"I told you," he said uneasily. "I don't do domestic. Too loud, too human. Too complicated."
"Rubbish!" she retorted.
The Doctor sipped his tea and watched Rose eat.
She had a wholehearted way of enjoying her food. Some of his companions had picked at meals. Some of them had eaten like wolves (Leela did come to mind). And of course Romana had had that horrid nutrition bar machine brought on board — it had been the bane of Ace's life till it saved them during the Time Crash. Even with a piece of toast spread with marmalade or a basket of chips, Rose casually savored every bite, as though it were just as wonderful as a five star meal.
"What are you staring at?" she said. "Have I got a crumb?" She wiped at her face with the back of her sleeve.
"No," he said quietly. He couldn't explain what it was that captivated him so.
"Okay," she said, lowering her eyes.
"This is good," she said, mouth full. Her manners weren't very polished.
"I'm glad," he answered.
"I didn't even know you had a kitchen on the Tardis," Rose said, taking another bite.
The Doctor watched her front teeth bite into the toast. He watched her lips and tongue gather in the crumbs.
"Galley," he said. "The Tardis is a ship, so we call it the galley."
"Oh! Right!" Rose smiled. "My mum asked me, you know, did you eat and drink?"
The Doctor scoffed. "What did she think? That I live on air like a chameleon?"
"Well, who's to know, superior Time Lord physiology and all," Rose answered. "She said, what if he eats grass, or safety pins... then she offered to make shepherd's pie and went looking for the amaretto."
"Vegetarian, me," the Doctor said, softly.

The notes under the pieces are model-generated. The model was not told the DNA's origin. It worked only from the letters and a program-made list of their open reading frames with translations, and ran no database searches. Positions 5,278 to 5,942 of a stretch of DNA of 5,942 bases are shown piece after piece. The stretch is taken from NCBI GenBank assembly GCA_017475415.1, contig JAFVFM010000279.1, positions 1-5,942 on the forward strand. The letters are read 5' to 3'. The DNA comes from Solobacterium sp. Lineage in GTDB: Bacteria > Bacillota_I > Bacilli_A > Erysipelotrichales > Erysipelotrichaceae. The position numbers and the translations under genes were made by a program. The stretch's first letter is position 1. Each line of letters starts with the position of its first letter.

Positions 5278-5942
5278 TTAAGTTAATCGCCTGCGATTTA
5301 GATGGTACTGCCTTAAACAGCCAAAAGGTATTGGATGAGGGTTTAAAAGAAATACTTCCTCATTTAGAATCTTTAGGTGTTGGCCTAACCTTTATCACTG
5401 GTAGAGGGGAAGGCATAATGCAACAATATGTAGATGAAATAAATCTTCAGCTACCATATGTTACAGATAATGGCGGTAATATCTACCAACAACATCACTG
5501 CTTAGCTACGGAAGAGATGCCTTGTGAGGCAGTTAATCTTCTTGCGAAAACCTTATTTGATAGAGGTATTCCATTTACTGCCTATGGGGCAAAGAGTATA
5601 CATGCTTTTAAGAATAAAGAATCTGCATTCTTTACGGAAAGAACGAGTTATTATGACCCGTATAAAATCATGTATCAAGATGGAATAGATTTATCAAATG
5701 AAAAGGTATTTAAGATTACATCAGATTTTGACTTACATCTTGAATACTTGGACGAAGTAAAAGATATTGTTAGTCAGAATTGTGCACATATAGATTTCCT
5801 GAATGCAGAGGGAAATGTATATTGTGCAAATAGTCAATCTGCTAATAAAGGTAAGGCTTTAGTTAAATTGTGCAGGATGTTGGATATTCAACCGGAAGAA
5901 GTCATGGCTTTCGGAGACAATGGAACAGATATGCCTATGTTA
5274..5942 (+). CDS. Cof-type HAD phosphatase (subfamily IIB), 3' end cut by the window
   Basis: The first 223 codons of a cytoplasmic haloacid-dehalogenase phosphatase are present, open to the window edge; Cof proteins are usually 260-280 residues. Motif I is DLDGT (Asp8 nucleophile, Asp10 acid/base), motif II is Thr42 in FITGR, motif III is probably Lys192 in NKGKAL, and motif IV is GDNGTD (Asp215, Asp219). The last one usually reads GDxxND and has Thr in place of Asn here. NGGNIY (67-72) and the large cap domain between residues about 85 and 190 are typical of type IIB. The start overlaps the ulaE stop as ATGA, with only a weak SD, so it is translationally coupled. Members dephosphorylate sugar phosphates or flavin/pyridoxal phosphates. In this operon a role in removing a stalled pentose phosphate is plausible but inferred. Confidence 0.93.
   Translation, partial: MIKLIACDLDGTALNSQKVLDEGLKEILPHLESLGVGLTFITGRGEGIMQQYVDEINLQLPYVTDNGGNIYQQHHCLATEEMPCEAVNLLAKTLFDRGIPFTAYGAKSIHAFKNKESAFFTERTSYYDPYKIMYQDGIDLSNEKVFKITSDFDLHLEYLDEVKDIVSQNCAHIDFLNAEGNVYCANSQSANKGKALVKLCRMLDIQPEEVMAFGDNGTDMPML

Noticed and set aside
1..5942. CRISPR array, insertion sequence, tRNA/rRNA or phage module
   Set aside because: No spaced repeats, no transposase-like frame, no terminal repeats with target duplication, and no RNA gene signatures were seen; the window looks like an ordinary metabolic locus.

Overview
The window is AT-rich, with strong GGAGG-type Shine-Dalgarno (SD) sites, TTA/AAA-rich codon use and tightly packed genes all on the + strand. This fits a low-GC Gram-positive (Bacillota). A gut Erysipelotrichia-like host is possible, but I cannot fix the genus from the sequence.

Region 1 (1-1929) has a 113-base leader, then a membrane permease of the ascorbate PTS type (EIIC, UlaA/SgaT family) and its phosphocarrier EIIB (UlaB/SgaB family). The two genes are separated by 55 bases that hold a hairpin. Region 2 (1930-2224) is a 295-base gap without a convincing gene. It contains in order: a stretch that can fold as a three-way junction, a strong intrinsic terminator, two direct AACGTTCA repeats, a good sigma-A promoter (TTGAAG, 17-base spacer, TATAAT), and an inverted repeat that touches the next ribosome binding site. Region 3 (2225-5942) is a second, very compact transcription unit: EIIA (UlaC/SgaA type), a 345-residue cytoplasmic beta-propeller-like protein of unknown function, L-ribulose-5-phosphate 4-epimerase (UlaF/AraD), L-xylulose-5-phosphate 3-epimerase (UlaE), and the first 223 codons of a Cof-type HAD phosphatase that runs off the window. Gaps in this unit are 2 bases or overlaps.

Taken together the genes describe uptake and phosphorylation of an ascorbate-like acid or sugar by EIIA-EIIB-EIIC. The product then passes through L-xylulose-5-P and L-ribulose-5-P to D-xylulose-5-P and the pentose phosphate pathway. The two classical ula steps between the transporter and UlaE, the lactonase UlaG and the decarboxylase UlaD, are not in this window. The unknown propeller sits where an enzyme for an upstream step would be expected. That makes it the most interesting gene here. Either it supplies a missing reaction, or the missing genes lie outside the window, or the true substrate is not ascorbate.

"Oh!" Rose said. "I never ... never thought of that. Sorry!"
"The thought of meat — can't bear it, anymore." He shuddered.
"Sorry," Rose repeated, sincerely. She turned her attention back to the toast.
"Not so sure about Amaretto either," he said breezily. "It's a bit, well, alcoholic. Poison, really. Can't really enjoy it while I'm busy metabolizing the toxins out of it."
"Ah," Rose said. A short silence fell. "But now I know how you take your tea— white with two sugars! How's that so bad, being domestic?"
"Gwyneth knew," the Doctor said directly. "Ask her."
Rose's eyes went wide, then she frowned.
"What?" he said.
"That's not fair," Rose muttered.
"What isn't? Gwyneth was a beautiful young girl, dead because of me," the Doctor said. "It's only right to remember her."
Rose fixed him with her deep brown eyes. "I don't understand you," she began. "You tried everything to save that girl — you saved the whole world — and now you're still feeling guilty about it."
"Seems to me you understand me quite well," the Doctor said, staring back at her.
She blushed and looked away. "Someone has to make the hard decisions," she said softly. "But..."
"But what?" he said. He didn't quite understand why he was inviting her judgment — a nineteen year old girl to give her opinion on the ways of a Time Lord? But he was curious, and he'd already come to value her insight.
"Of course not everything turns out for the best — it can't, not for everybody. And you end up feeling all the pain — regardless of the decisions people around you have made." Rose looked at him meaningfully, and he remembered the terror and admiration he'd felt when she'd fearlessly put her life in his hands.
"If you'd died today— " the Doctor said. He couldn't finish the thought.
"But I didn't," she said, leaning forward. "I didn't. And if I had — " She suddenly reached out and took his hand. "If I had, that's not on you. That's on me, for wanting to go wherever you go."
"But I'm meant to keep you safe," he said, harshly.
Rose shook her head. "Mums are like that. Unreasonable. She's already changed her mind about you, you know. I'm really sorry she slapped you," Rose said, covering her face. She was laughing.
"Oi! Now you're laughing at me!" the Doctor said.
"You should've seen your face! She can slap!" Rose laughed.
"And you wonder why I don't want to stick around?" he returned, rubbing the place where the slap still rang shockingly through his memory.